Synopsis:During a winter blizzard a small girl is found wandering half-naked at the edge of an ancient woodland. Her hands are covered in blood, but it is not her own. Unwilling or unable to speak, the only person she seems to trust is the young officer who rescued her, DS Lucy Black. DS Black is baffled to find herself suddenly transferred from a high-profile case involving the kidnapping of a prominent businessman's teenage daughter, to the newly formed Public Protection Unit. Meanwhile, she has her own problems—caring for her Alzheimer's-stricken father; and avoiding conflict with her surly Assistant Chief Constable – who also happens to be her mother. As she struggles to identify the unclaimed child, Lucy begins to realize that this case and the kidnapping may be linked by events that occurred during the blackest days of the country's recent history, events that also defined her own childhood. LITTLE GIRL LOST is a devastating page-turner about corruption, greed and vengeance, and a father's endless love for his daughter.
During a particularly bad winter a few years back, two children in different parts of Northern Ireland were found, wandering at night, in the middle of a snow storm, in their night clothes. The cases were unrelated and, in both instances, the children were rescued and returned home, but the image of a child, lost in a snow storm, resonated with me.
I’d long wanted to write a book set in Northern Ireland, having only ever examined the place at a remove from the southern side of the border through my novels featuring Garda Inspector Benedict Devlin, but had resisted doing so. Part of the reason for this reluctance was that things in the North were changing so quickly, including the police force, which had changed from the Royal Ulster Constabulary to the Police Service of Northern Ireland, that any attempt to write about the place would be outdated and anachronistic before it ever was published. The other reason was that, until I had a few novels under my belt, I didn’t feel able to tackle the impact of the past on the present in the North precisely because I had grown up there. Despite those reservations, I did want to write about the North, more specifically, my home city of Derry and, more particularly again, featuring the ancient woodland of Prehen near where I grew up and in which my brothers and I had played when we were kids.
The image of the child lost in snow and the urge to use the location of Prehen’s ancient woodland coalesced in Little Girl Lost. A child, a snow storm and a woodland seemed to be to be the perfect ingredients for a type of fairy tale, especially if that lost child is being pursued by a sinister figure. But as well as having the features of a fairy tale, I wanted to write about the use of fairy tales and the significance of the settings in them, particularly of forests, places of darkness and the unknown; places of liminality between what we are and what we will become - much like William Blake’s Little Girl Lost and Little Girl Found.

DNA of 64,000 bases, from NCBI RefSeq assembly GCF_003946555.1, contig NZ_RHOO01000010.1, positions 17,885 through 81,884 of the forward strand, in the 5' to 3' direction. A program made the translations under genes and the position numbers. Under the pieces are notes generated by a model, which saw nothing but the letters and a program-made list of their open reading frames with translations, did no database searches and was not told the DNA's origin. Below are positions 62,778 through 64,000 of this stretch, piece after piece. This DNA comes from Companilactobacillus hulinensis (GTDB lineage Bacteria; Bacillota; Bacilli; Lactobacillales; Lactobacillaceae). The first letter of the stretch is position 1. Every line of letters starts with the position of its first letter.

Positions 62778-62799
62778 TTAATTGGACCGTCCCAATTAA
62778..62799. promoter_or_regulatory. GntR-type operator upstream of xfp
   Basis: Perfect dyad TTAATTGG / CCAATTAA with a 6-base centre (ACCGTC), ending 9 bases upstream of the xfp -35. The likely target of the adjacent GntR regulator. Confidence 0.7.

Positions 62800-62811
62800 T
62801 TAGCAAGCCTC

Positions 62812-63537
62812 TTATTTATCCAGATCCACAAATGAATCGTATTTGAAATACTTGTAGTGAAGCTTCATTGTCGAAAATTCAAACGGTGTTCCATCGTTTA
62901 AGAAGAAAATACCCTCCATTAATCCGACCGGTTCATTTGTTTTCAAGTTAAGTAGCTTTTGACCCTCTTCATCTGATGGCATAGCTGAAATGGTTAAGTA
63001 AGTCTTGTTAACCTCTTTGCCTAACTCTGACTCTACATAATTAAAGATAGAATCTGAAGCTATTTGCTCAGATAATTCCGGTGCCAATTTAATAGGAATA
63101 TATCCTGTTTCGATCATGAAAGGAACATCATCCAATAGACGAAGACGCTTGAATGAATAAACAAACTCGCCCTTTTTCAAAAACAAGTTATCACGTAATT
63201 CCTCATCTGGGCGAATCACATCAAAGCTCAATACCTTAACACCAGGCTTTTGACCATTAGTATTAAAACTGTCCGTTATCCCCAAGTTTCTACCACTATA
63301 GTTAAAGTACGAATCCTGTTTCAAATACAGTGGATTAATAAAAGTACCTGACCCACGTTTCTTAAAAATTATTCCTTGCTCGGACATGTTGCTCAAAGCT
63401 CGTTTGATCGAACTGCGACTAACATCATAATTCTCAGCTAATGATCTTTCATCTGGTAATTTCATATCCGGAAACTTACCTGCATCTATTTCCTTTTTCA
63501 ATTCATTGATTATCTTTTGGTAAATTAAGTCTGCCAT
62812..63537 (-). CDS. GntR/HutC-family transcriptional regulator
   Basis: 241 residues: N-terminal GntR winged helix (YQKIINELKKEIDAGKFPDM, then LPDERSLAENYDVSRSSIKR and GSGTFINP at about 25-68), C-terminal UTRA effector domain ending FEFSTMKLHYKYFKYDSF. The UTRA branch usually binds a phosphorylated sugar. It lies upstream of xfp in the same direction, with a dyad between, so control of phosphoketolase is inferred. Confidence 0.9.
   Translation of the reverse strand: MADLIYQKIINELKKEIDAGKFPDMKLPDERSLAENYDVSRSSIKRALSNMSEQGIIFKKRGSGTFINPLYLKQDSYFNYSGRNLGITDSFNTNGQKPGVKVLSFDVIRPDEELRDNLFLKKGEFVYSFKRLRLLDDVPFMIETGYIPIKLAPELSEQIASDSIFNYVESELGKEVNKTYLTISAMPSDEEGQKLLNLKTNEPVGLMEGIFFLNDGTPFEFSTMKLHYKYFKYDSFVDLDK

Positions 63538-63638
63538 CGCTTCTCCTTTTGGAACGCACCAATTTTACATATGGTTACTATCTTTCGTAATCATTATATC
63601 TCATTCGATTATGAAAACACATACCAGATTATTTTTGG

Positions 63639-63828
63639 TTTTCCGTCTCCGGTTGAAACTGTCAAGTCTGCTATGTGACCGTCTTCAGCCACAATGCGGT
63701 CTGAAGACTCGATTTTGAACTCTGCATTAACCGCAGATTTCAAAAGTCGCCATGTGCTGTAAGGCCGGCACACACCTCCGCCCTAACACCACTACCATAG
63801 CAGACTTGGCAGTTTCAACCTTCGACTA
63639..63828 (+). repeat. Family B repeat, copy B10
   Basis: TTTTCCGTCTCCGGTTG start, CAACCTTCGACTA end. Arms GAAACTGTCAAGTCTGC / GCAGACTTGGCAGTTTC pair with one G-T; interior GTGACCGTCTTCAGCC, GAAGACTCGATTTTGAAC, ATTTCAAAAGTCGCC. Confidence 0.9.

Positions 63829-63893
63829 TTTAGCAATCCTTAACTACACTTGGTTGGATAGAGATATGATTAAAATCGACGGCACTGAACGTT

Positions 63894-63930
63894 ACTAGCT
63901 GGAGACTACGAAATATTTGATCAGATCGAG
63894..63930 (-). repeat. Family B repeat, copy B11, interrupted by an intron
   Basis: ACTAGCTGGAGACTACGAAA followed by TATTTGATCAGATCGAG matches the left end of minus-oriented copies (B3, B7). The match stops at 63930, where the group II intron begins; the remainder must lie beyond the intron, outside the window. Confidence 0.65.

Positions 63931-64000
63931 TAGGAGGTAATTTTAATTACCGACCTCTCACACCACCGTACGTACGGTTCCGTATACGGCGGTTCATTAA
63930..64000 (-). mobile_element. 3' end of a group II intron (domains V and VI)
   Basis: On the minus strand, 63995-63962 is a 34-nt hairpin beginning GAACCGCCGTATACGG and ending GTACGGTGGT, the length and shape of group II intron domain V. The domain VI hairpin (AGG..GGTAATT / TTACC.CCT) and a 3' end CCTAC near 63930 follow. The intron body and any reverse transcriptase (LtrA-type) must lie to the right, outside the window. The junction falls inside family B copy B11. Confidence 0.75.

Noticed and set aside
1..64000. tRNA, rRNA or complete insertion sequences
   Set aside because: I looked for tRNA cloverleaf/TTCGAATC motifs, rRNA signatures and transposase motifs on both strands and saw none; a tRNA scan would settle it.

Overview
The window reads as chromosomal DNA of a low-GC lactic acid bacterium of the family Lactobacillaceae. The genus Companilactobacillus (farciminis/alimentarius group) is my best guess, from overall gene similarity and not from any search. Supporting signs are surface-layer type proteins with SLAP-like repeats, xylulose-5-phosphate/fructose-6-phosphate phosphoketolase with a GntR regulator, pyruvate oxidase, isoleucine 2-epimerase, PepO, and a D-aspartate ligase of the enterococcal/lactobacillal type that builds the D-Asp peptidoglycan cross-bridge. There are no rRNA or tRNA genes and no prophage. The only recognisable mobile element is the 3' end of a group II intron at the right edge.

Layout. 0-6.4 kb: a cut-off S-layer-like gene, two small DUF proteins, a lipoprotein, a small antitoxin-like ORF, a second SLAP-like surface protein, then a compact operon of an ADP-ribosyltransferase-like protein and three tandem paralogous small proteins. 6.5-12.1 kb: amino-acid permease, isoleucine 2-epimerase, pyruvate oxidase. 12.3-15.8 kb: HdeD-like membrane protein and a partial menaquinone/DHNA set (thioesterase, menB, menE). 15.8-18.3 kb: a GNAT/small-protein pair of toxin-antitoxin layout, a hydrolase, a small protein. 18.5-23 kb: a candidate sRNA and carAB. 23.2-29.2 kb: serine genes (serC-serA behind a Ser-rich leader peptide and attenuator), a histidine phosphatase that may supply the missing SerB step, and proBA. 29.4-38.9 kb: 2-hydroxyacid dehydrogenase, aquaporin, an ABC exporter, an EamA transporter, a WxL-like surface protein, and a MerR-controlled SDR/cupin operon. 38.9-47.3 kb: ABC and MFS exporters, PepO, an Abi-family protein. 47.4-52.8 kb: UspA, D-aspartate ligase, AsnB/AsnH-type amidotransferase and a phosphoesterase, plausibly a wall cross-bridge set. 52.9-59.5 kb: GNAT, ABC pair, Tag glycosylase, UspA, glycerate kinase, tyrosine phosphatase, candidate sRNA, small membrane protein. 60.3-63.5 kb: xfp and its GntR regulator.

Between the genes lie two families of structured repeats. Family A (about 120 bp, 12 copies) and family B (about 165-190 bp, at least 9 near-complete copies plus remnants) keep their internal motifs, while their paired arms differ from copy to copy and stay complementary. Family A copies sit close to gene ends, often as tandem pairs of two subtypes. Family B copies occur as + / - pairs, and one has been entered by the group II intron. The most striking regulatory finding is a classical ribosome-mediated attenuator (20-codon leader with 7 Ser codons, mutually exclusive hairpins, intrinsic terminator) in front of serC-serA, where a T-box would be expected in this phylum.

A psychologist friend of mine had once told me about how fairy tales are used to help identify forms of trauma suffered by younger children. The victims are offered a range of fairy tales and asked with which they most identify. Their choice will often reflect the form of trauma or abuse that they have suffered. As a consequence, I wanted to write a fairy tale of sorts where the lead detective sits with the child in hospital at night reading stories to her. One of the stories, unwittingly on the part of the detective, elicits a reaction from the child and offers an insight into what has happened to her. I knew that, with his own family to look after, that detective would not be Devlin. If I was going to create a new character, it made sense to do something different from Devlin. Hence Lucy. The fact that, at the time, my wife and I had our first daughter, Lucy, after three sons, may have had something to do with it too.
So, the story began to develop, with a lost child and a found child, each with their associated fairy tales. However, it is impossible to write about modern Northern Ireland without being aware of the impact the past has had on its present. And so, the story also features two further lost girls, both of whom suffered trauma during and due to that period which is euphemistically called The Troubles, and their respective fairy tales as well. And one of those lost girls is Lucy herself.
Lucy, in many ways, represents a new generation, scarred by the sins of the previous one, trying to learn from their mistakes, without repeating too many of them, hoping that she is different from those who went before – most obviously her mother - but desperately aware that she probably isn’t. I deliberately wanted Lucy to represent something new; she is young, a woman, a Catholic, a member of the PSNI. She has returned home to look after her father whose own past troubles his present and whose memory fades daily with the developing Alzheimer’s he suffers.
I wanted a heroine who isn’t defined by the men in her life, but who sets her own course, follows her own agenda and makes her own mistakes. She believes in the importance of justice not as part of her career, but because it is vitally important for society that justice is served properly and evenly. This focus on justice is unsurprising for any author who grew up in Northern Ireland where lawmakers and lawbreakers were impossible to distinguish one from the other at times and where people carried out the most horrendous atrocities with impunity and, at times, with the support of the state.
Lucy is my attempt to reconcile the past and present, and to suggest the possibility of a future different from both.
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